In an interview conducted with Ethiopian Air Force Commander Major General Yilma Merdassa in early September 2021, a model of the Wing Loong I was put on prominent display between the Major General and the journalist. During the interview – which is almost entirely dedicated to drone warfare – the journalist makes repeated inquiries regarding the Ethiopian Air Force’s current drone operations, at one point even directly asking if there have been any deals with other countries for the acquisition of UCAVs. In response, Major General Yilma Merdassa explains that the Ethiopian Air Force is in a great position with regards to drones, and that the Air Force isn’t just planning for today but for the next ten years. In response to the question of whether there have been any deals with other countries, the Major General makes the politically correct (though slightly disappointing) answer that such questions should be addressed to the responsible branches of government.

The Wing Loong I is currently China’s most commercially successful UCAV design, so far confirmed to have been acquired by at least six export clients worldwide. [6] The type has meanwhile been superseded by the more capable Wing Loong II, which features a host of improvements including two hardpoints under each wing for double the weapons payload. However, the Wing Loong II’s high acquisition price (believed to approach some 15 million USD) compared to the earlier Wing Loong I as well as contemporary designs has ensured that the latter is still popular on the export market to this day.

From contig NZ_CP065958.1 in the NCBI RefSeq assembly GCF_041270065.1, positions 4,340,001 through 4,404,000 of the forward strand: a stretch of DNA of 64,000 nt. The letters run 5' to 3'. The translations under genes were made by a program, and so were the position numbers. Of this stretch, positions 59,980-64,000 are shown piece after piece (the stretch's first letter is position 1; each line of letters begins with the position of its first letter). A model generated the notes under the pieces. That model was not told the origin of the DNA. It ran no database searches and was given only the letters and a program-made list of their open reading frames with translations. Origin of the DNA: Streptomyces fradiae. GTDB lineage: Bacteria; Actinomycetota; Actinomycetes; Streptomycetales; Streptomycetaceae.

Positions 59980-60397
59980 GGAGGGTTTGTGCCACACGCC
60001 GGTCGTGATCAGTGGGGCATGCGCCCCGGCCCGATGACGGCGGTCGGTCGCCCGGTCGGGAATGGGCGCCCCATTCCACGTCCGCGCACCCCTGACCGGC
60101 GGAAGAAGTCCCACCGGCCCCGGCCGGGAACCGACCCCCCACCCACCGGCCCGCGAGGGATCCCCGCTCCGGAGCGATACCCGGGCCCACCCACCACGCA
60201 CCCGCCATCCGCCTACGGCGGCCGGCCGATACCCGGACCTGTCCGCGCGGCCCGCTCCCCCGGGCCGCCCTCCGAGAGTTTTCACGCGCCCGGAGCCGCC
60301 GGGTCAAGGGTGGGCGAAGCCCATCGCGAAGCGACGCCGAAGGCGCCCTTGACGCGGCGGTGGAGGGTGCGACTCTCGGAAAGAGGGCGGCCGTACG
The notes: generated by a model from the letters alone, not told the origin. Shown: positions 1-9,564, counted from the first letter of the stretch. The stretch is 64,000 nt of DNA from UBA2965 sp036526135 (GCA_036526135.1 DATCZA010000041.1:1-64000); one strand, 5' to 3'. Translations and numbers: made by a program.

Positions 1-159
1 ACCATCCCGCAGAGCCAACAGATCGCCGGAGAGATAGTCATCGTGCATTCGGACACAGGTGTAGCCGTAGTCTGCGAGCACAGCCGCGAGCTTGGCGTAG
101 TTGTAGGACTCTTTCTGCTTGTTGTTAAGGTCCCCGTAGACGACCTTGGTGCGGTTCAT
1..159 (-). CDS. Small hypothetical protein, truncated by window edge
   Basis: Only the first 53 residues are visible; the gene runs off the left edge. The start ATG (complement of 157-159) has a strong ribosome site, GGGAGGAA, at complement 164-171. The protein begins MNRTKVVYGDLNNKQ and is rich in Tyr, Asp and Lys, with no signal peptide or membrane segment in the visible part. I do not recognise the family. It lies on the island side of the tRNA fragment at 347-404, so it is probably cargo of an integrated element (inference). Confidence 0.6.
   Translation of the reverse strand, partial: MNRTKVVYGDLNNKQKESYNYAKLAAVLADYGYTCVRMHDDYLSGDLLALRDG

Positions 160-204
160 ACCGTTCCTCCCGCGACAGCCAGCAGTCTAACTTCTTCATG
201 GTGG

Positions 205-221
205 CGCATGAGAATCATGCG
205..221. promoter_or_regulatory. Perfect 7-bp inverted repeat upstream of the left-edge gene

What the Wing Loong I lacks in the number of hardpoints, it makes up for in the wide variety of armament it can carry. Be that as it may, export clients have generally refrained from acquiring weapon systems such as long-range glide bombs and anti-ship missiles associated with the Wing Loong I, instead sticking to a smaller number of air-to-ground missiles (AGMs) and precision-guided munitions (PGMs). It seems likely that this will be no different for Ethiopian Air Force, the main interest of which in the system would be directed to its anti-armour and anti-infantry capabilities.

Facing an arsenal of UCAVs that seems to be expanding by the month, the Tigray forces will now likely begin to feel the increased pressure they bring to bear on the battlefield. One the opposing side, the Ethiopian military might soon find out that its desperate buying spree has now left it with UCAV types from at least three different countries, complicating maintenance and adding to costs. In this sense, claims that the Ethiopian Air Force is executing a calculated acquisition strategy for the next ten years seem to hold little ground in reality, with the Air Force instead trying to make up for years of disregard of modern developments worldwide. Considering the pivotal role UCAVs are likely to play in the Tigray War, and Ethiopia’s abandon in purchasing them, the Wing Loong Is might not even be the last type of U(C)AV to be acquired.

Special thanks to Saba Tsen’at Mah’derom.

[1] UAE Combat Drones Break Cover In Ethiopia

[2] For obvious security reasons, the identity of the mechanic will not be shared.


[4] UAE Air Bridge Supports Ethiopian Military in Tigray War

[5] የመሻገሪያ ዘመን -ሜ/ጀነራል ይልማ መርዳሳ የኢፌዲሪ አየር ኃይል ዋና አዛዥ|etv

[6] An International Export Success: Global Demand For The Bayraktar TB2 Reaches All Time High


  1. Iran and Emarites are technically at war how could they supply such weapons to Ethiopia ? I don’t believe it bc it doesn’t sound reasonable